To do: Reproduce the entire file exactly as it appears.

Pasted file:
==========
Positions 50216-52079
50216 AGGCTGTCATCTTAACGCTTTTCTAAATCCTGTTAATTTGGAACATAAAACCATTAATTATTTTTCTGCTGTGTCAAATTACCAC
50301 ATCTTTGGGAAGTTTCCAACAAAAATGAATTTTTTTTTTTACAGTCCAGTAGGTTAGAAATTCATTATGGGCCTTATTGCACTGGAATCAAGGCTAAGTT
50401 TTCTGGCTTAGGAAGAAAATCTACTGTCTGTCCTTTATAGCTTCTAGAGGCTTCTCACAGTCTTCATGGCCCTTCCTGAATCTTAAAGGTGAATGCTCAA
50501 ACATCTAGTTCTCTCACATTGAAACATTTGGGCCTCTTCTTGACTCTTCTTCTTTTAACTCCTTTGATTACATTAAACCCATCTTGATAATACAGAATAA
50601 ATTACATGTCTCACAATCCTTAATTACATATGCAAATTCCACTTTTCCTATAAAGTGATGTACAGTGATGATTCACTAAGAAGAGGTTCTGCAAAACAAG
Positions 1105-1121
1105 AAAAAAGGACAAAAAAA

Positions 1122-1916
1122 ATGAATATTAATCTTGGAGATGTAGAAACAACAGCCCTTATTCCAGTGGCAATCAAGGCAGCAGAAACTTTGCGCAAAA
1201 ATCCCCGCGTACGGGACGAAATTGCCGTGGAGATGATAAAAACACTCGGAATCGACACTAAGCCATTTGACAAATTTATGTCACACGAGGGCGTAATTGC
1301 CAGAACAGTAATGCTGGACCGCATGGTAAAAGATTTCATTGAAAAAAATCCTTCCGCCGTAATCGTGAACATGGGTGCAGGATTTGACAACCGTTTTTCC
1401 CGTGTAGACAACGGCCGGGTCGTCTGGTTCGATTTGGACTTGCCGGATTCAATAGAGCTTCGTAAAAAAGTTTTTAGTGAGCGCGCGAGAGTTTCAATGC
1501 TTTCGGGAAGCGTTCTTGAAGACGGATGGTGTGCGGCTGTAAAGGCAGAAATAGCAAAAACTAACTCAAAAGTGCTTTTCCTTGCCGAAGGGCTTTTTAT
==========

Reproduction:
Positions 50216-52079
50216 AGGCTGTCATCTTAACGCTTTTCTAAATCCTGTTAATTTGGAACATAAAACCATTAATTATTTTTCTGCTGTGTCAAATTACCAC
50301 ATCTTTGGGAAGTTTCCAACAAAAATGAATTTTTTTTTTTACAGTCCAGTAGGTTAGAAATTCATTATGGGCCTTATTGCACTGGAATCAAGGCTAAGTT
50401 TTCTGGCTTAGGAAGAAAATCTACTGTCTGTCCTTTATAGCTTCTAGAGGCTTCTCACAGTCTTCATGGCCCTTCCTGAATCTTAAAGGTGAATGCTCAA
50501 ACATCTAGTTCTCTCACATTGAAACATTTGGGCCTCTTCTTGACTCTTCTTCTTTTAACTCCTTTGATTACATTAAACCCATCTTGATAATACAGAATAA
50601 ATTACATGTCTCACAATCCTTAATTACATATGCAAATTCCACTTTTCCTATAAAGTGATGTACAGTGATGATTCACTAAGAAGAGGTTCTGCAAAACAAG
Positions 1105-1121
1105 AAAAAAGGACAAAAAAA

Positions 1122-1916
1122 ATGAATATTAATCTTGGAGATGTAGAAACAACAGCCCTTATTCCAGTGGCAATCAAGGCAGCAGAAACTTTGCGCAAAA
1201 ATCCCCGCGTACGGGACGAAATTGCCGTGGAGATGATAAAAACACTCGGAATCGACACTAAGCCATTTGACAAATTTATGTCACACGAGGGCGTAATTGC
1301 CAGAACAGTAATGCTGGACCGCATGGTAAAAGATTTCATTGAAAAAAATCCTTCCGCCGTAATCGTGAACATGGGTGCAGGATTTGACAACCGTTTTTCC
1401 CGTGTAGACAACGGCCGGGTCGTCTGGTTCGATTTGGACTTGCCGGATTCAATAGAGCTTCGTAAAAAAGTTTTTAGTGAGCGCGCGAGAGTTTCAATGC
1501 TTTCGGGAAGCGTTCTTGAAGACGGATGGTGTGCGGCTGTAAAGGCAGAAATAGCAAAAACTAACTCAAAAGTGCTTTTCCTTGCCGAAGGGCTTTTTAT